While we tend to associate winter with infections and respiratory complaints in children and young people, it is also a time of increased mental health problems in young people. It is often asked, "Is there a genuine rise in mental health problems in young people? Are we just recognising it better? Have we simply moved the goalposts so that what was once called normal is now labelled as mental heath problems?" There has been an apparent increase in mental health problems in young people in the UK according to the best evidence. Various factors are thought to be contributing, and the rise of social media use is one of these factors.
Allow me a story to give some context to the world in which we now live. Since we are currently within the centenary of the first world war (WW1), this story I'm going to tell you is one of modern times.
Three months after the outbreak of WW1, a German warship, the SMS Emden, had been causing havoc in the Pacific. She had captured or sunk ships running into double figures and the captain decided that it was time for the ship to have some repairs and the crew to get some shore leave. He steamed into the island of Diego Garcia, which was at the time under the control of the British. Despite being three months into a war between these two countries, not only was there no resistance from the British garrison but the local force welcomed the cruiser, helped with the repairs and presumably made them all tea. Why? Because the British Garrison didn't know that they were at war. No information about the hostilities between the two nations had reached them. True story.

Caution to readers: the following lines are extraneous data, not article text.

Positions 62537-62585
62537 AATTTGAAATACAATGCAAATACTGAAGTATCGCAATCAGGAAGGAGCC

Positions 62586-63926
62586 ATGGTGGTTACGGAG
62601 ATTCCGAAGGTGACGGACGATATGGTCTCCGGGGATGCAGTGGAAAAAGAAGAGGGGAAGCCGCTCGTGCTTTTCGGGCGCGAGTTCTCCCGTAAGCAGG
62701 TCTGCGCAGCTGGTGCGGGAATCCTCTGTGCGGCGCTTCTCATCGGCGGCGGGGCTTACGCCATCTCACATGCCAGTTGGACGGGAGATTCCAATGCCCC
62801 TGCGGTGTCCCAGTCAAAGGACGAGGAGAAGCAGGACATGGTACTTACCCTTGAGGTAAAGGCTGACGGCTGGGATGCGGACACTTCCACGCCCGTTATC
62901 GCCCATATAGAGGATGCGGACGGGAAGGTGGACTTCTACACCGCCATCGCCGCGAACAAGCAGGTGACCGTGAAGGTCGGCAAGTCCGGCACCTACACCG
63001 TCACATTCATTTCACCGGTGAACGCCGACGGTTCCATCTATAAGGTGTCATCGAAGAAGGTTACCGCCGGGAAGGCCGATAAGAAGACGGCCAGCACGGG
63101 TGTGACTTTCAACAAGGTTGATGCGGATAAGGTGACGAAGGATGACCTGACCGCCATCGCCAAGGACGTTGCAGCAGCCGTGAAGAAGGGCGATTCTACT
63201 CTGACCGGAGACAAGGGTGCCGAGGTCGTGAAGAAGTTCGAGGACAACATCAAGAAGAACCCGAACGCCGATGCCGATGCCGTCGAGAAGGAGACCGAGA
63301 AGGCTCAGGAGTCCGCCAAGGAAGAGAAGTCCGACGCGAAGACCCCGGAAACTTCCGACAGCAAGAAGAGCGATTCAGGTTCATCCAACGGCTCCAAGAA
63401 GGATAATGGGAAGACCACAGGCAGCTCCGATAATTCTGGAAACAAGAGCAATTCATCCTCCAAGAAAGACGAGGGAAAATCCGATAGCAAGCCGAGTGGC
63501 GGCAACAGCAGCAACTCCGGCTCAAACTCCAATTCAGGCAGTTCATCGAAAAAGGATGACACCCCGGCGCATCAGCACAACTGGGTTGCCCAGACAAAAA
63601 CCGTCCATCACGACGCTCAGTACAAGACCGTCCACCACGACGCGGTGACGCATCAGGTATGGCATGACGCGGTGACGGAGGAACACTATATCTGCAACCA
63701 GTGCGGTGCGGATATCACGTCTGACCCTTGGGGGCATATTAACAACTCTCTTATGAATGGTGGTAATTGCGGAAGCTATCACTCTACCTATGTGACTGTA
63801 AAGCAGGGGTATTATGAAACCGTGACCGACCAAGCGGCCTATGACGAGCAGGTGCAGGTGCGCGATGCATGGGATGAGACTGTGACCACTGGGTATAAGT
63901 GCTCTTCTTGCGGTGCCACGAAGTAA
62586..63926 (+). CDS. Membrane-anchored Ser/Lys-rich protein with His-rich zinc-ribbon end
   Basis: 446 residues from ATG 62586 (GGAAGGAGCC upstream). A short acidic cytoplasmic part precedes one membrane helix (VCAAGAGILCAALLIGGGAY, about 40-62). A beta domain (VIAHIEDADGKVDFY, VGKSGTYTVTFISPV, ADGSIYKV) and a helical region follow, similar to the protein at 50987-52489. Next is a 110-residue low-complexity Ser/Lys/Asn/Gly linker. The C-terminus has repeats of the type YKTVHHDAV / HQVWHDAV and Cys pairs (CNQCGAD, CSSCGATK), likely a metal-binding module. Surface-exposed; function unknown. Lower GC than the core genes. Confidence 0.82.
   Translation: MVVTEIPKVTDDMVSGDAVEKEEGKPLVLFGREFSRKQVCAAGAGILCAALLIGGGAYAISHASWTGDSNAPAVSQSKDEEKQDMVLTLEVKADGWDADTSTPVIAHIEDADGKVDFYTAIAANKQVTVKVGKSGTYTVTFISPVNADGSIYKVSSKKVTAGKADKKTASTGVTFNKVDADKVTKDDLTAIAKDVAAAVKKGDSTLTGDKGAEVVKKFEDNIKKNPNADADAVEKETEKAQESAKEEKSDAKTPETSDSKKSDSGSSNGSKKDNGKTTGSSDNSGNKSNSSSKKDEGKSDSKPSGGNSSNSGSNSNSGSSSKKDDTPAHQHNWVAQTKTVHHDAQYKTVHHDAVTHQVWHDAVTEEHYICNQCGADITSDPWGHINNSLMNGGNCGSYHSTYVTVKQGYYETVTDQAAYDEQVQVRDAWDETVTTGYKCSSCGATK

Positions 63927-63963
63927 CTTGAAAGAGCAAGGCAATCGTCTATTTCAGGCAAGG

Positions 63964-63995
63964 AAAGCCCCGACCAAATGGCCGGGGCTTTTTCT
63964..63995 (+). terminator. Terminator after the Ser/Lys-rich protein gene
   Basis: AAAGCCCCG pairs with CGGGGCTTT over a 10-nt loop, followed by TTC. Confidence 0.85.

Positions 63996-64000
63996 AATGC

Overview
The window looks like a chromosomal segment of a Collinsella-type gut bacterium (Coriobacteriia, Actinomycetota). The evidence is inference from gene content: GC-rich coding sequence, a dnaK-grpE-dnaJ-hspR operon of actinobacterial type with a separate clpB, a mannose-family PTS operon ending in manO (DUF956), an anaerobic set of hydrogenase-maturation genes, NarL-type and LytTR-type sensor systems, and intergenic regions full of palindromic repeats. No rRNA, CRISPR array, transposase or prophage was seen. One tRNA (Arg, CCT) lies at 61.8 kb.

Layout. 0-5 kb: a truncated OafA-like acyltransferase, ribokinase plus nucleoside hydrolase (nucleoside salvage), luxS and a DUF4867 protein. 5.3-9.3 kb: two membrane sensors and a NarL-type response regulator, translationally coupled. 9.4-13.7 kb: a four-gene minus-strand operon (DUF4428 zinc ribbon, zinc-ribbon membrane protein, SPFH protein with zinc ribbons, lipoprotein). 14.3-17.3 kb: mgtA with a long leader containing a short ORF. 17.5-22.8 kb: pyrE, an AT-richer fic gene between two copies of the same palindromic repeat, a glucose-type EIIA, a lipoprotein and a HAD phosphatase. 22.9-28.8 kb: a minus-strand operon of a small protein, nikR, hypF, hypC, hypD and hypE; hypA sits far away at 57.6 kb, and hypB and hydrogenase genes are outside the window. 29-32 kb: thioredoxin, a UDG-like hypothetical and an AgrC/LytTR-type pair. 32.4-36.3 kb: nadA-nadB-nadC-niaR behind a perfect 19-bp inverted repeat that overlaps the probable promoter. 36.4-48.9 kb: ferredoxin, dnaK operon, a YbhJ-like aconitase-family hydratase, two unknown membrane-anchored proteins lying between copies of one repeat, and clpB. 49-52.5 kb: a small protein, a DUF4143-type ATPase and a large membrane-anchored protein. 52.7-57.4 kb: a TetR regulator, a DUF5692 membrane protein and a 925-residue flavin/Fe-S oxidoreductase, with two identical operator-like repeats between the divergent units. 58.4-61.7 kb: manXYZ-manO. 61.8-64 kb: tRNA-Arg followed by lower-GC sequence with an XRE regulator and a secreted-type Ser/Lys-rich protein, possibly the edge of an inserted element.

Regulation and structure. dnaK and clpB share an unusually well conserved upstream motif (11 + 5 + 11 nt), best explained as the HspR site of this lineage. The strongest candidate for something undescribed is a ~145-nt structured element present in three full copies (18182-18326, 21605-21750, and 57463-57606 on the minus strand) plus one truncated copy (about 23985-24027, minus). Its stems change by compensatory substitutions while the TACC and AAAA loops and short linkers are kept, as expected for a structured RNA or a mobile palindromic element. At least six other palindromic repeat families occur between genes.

Fast forward a few generations and think about the world that our young people live in. Everything is fast, if not immediate. Everything comes with an expectation (I know what a few dozen people think about the next hotel I'm going to stay in) and gets rated and reviewed. One of the problems of modern times is that this is happening to our young people, not just to hotels and restaurants. they are themselves being rated and given instant, sometimes brutal feedback every time they go online.
One of the known risks to mental health is any detrimental effect on self esteem. If the world tells a young person that they should be thin and beautiful and rich often enough, this has an effect on their self esteem.
Another problem that comes with social media is that it is a fickle friend. Young people need to feel accepted or validated as part of a healthy psyche. When something brings you down, it helps to have a solid person in your life to let you know that you are an OK human being. Social media has made it possible for young people to be connected to hundreds of others. The trouble is that what these 'friends' or followers say or don't say can be detrimental. Online interaction can be any degree of unpleasant and all varieties of negativity are seen in various forms.
Social media gives you a value. How many online friends do you have? How does that compare to other people? How many 'likes' did your latest selfie get? Why so few when someone else in your class got 300 likes?
The online world brings a great deal of opportunities for young people but it also brings risk. If a young person is vulnerable to mental illness, then the negative effects of social media can be the trigger. (1)